Research Papers

Local Measurements of Disk Heat Transfer in Heated Rotating Cavities for Several Flow Regimes

[+] Author and Article Information
André Günther

Wieland Uffrecht, Stefan Odenbach

 Chair of Magnetofluiddynamics, Institute of Fluid Mechanics,Technische Universität Dresden, 01062 Dresden, Germany

J. Turbomach 134(5), 051016 (May 11, 2012) (9 pages) doi:10.1115/1.4003965 History: Received February 22, 2011; Revised March 21, 2011; Published May 10, 2012; Online May 11, 2012

This paper discusses experimental results from a two-cavity test rig representation of the internal air system of a high-pressure compressor. Thermal steady-state measurements of the time-averaged local heat fluxes on both sides of the middle disk are presented for three different flow regimes: pure axial throughflow of cooling air and axial throughflow of cooling air in two directions with a superposed radial inflow of hot air in one cavity. Mass flow ratios between 1/40 < mrad /max  < 2/1 are measured. Tests were carried out for a wide range of non-dimensional parameters: Reφ up to 107 , Rez up to 2 × 105 , and Cw up to −2.5 × 104 . In all cases, the shroud is uniformly heated to approximately 100 °C. The local axial heat fluxes are determined separately for both sides of the middle disk from measurements of the surface temperatures with open spot-welded thermo-couples. The method of heat flux determination and an analysis approach calculating the uncertainties and the sensitivity are described and discussed. The local heat flux results of the different flow paths are compared and interpreted by assumed flow structures. The time-averaged heat flux results can be adequately interpreted by flow structures of two toroidal vortices for axial throughflow and a source-sink flow for the radial inflow. The measurements show that the axial heat flux can change direction, i.e., areas exist where the disk is heated and not cooled by the flow. For axial throughflow, a local minimum of heat flux exists on the impinged side in the range of x = 0.65. On the back side, a heating area exists in all tests in the lower half of the disk (x < 0.6) due to recirculated air of higher temperature. This heating area corresponds to the range of the inner vortex and increases with higher axial and rotational Reynolds numbers.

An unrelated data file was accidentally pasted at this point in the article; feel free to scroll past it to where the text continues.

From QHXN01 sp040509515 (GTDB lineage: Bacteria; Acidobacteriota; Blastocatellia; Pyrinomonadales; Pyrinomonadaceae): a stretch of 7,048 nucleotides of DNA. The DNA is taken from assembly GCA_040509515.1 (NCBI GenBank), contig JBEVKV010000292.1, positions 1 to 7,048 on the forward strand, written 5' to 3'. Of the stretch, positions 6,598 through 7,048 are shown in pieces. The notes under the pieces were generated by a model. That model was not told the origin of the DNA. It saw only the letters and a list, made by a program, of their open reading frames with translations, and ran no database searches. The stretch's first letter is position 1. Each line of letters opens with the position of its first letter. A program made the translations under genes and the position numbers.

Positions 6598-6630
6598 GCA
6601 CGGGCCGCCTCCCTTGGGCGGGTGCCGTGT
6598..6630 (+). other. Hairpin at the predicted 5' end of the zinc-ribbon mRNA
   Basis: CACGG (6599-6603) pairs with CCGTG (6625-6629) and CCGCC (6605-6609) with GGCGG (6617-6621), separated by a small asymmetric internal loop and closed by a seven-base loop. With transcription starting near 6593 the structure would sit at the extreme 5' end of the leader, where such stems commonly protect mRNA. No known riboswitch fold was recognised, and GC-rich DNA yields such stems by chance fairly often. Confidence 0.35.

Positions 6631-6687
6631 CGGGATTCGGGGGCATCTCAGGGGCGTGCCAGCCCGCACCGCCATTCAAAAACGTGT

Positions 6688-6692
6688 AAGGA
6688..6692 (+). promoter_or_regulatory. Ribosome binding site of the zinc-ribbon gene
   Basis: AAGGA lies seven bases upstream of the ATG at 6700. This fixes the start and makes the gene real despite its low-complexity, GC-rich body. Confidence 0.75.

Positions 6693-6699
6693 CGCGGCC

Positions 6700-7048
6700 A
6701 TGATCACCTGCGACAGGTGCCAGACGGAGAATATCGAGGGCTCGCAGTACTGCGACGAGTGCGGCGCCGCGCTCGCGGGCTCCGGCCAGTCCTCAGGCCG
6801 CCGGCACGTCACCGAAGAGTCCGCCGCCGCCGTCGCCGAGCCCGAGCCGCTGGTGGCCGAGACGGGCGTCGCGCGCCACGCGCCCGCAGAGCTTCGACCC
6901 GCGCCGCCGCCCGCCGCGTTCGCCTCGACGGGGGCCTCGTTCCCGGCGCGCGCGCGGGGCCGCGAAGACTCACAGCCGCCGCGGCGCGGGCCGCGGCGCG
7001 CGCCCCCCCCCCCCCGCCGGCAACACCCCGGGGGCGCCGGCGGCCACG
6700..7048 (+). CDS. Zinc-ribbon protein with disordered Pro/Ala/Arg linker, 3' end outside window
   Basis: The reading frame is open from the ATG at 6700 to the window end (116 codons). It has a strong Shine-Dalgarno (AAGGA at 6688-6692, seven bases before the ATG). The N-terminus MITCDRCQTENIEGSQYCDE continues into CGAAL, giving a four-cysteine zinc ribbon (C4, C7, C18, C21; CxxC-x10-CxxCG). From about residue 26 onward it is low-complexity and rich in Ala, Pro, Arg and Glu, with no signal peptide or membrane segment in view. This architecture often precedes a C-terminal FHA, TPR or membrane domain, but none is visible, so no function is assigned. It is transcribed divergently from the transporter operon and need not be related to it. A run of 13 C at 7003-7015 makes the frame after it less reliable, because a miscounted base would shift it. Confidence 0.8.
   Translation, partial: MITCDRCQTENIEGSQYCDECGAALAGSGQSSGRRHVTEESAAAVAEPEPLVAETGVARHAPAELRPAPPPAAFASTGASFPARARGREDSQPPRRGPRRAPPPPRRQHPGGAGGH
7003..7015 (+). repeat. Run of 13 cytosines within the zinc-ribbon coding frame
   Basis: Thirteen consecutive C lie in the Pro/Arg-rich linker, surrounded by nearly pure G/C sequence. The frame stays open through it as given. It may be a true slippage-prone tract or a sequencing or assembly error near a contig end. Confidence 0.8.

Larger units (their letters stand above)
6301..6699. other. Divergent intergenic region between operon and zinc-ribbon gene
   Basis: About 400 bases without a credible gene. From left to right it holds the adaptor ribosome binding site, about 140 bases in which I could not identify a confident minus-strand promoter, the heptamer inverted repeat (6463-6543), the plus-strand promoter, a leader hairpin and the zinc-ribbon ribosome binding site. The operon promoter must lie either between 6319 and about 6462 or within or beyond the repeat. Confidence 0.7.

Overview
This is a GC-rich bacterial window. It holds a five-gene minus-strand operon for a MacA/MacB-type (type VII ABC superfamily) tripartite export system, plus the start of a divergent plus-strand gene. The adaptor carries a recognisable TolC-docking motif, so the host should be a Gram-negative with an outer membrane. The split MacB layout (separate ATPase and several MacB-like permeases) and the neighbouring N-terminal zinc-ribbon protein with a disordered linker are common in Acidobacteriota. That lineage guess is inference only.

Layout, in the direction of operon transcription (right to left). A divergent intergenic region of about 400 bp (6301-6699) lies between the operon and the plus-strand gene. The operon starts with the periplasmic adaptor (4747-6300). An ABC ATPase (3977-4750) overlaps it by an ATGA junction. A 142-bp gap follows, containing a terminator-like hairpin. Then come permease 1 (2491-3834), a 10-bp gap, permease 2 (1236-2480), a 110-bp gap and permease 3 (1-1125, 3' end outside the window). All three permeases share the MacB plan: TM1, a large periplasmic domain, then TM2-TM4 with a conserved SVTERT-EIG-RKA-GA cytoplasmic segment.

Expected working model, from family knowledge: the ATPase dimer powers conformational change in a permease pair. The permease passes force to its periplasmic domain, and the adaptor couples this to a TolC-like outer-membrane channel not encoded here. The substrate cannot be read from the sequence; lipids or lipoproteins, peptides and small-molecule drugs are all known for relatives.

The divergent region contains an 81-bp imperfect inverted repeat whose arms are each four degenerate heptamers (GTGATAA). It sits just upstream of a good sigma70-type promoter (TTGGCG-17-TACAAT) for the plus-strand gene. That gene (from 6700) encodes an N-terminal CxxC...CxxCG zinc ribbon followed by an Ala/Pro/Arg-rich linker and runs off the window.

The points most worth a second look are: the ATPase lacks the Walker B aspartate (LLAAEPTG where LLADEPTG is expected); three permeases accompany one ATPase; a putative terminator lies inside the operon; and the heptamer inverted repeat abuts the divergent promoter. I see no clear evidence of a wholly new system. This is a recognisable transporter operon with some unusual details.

Copyright © 2012 by American Society of Mechanical Engineers
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Figure 13

Location of the heat flux zeros on the right (not impinged) side of the middle disk

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Figure 11

Location of the heat flux minimum on the left side/impinged side of the middle disk

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Figure 12

Value of heat flux minimum, locates flow conditions, which can lead to a heating area on the impinged side of a disk with axial throughflow

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Figure 1

Scheme of high-pressure compressor cavities with axial throughflow and/or radial inflow

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Figure 2

Flow structures for an isothermal non-rotating cavity (G = 0.27, r-z-plane, left) and a heated rotating cavity (r-φ-plane, right) with axial throughflow from Farthing [1-2]. Additionally, the coordinate system used in this paper (left).

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Figure 3

Scheme of streamlines for a radial inflow in a rotating cavity from Owen and Rogers [8]

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Figure 4

Scheme of the two-cavity test rig

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Figure 5

Scheme of the core components with the locations of the measuring points relevant in this study and the modeled area of the middle disk for heat flux determination (dark green)

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Figure 6

Radial distribution of coefficients to determine the probable heat flux uncertainty of the left and the right side depending on the uncertainty of the mean surface temperature during a test

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Figure 7

Studied flow regimes

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Figure 8

(a) Surface temperatures of cavity C2 (left side of the middle disk) and (b) surface temperatures of cavity C1 (right side of the middle disk) for three flow regimes at similar conditions, Reφ  = 5.8 × 106 , Rez  = 9.0 × 104 , Cw  = −1.2 × 104

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Figure 9

(a) Axial heat flux on the left side of the middle disk and (b) axial heat flux on the right side of the middle disk for three flow regimes at similar conditions, Reφ  = 5.8 × 106 , Rez  = 9.0 × 104 , Cw  = −1.2 × 104

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Figure 10

Assumed time-averaged flow structures for three flow regimes inside rotating cavities



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